After menopause, your ovaries make much less estrogen and this can affect MANY things, as most women know including your vagina. This drop in estrogen concentration leads to what we call a “hypoestrogenic” state meaning “low” estrogen. There are other things other than menopause that can cause this such as breastfeeding and certain medications. These changes usually happen very gradually over a period of time. This can lead to both vaginal and urinary symptoms.

 

Changes in the vagina that happen from the low estrogen are:

  • Less vaginal secretions from the vagina leading to a “dry” feeling
  • Increase in PH making the vagina less acidic and more prone to infections
  • Decreased elasticity of the tissue, meaning the tissue does not “stretch” as well
  • Thinning of the top layer of epithelial cells (tissue lining the vagina) making the tissue more fragile and prone to tearing, burning, irritation.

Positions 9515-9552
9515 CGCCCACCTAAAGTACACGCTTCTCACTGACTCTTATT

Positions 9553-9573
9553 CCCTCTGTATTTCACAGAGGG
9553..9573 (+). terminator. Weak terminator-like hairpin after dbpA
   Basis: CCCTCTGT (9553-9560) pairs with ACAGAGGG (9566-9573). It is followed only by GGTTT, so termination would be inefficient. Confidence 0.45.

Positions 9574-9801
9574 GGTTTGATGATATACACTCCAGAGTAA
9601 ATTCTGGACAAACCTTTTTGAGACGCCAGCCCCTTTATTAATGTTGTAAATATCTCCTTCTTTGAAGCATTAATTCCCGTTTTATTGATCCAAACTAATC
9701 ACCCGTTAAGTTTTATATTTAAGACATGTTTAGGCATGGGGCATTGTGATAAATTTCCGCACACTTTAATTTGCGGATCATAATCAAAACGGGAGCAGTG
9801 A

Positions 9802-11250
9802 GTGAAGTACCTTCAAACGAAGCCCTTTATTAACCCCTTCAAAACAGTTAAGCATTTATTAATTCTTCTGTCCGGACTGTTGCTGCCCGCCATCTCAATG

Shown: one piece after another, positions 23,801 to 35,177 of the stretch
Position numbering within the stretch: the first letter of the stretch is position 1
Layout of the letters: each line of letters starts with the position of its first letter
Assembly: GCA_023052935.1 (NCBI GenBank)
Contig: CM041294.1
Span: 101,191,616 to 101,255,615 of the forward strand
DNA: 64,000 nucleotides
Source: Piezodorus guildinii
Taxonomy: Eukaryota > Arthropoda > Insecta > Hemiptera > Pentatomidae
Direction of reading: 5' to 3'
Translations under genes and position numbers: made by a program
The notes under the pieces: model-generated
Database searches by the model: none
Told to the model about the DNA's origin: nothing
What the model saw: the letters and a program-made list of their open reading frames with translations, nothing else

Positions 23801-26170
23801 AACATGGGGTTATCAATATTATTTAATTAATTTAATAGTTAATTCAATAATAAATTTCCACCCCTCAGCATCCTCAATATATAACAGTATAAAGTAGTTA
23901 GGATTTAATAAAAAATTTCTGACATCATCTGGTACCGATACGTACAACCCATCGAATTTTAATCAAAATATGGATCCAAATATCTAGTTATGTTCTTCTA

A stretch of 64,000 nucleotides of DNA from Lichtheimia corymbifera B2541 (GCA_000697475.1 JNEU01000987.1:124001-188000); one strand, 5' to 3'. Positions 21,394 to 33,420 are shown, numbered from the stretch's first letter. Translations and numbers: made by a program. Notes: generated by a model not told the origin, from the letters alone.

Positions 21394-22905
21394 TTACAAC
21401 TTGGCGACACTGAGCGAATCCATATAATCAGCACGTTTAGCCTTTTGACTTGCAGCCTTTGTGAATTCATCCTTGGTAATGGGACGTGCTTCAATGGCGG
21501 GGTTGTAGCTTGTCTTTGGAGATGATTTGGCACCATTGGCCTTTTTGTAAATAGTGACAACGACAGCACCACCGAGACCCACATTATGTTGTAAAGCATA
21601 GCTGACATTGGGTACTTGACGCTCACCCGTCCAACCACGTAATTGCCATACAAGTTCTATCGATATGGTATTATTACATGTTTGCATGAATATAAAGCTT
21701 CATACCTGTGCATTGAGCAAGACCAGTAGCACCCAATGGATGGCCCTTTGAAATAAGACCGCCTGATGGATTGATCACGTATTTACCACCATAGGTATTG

The medical term for these changes is “Vulvovaginal atrophy” or “postmenopausal atrophic vaginitis”

Symptoms of atrophic vaginitis…

Common symptoms of postmenopausal vaginal atrophy include:

  • Vaginal dryness
  • Vaginal itching
  • Burning sensation
  • Painful intercourse
  • Urinary symptoms (urgency, recurring UTI’s)

Most of these symptoms come on gradually over time. Not everyone has ALL these symptoms, but these are the most common. There are many treatments available and treatment depends on your specific symptoms. Treatments include vaginal moisturizers, lubricating gels, vaginal estrogen.

Much like we use moisturizer to keep our skin from getting dry, there are many vaginal lubricants and “moisturizers” available without a prescription. These can help relieve pain during intercourse for many women.

Lubricants

Vaginal lubricants are used during sexual intercourse to relieve some of the friction that is painful due to the dryness of the vaginal tissue. The purpose of the lubricant is to reduce skin friction and therefore irritation during intercourse. There are MANY lubricants to pick from. Especially if you are sensitive it is important to pick one that is free of fragrance, flavors, heat causing agents, alcohol that can be drying, or parabens. These chemicals can cause irritation.

Vaginal Moisturizers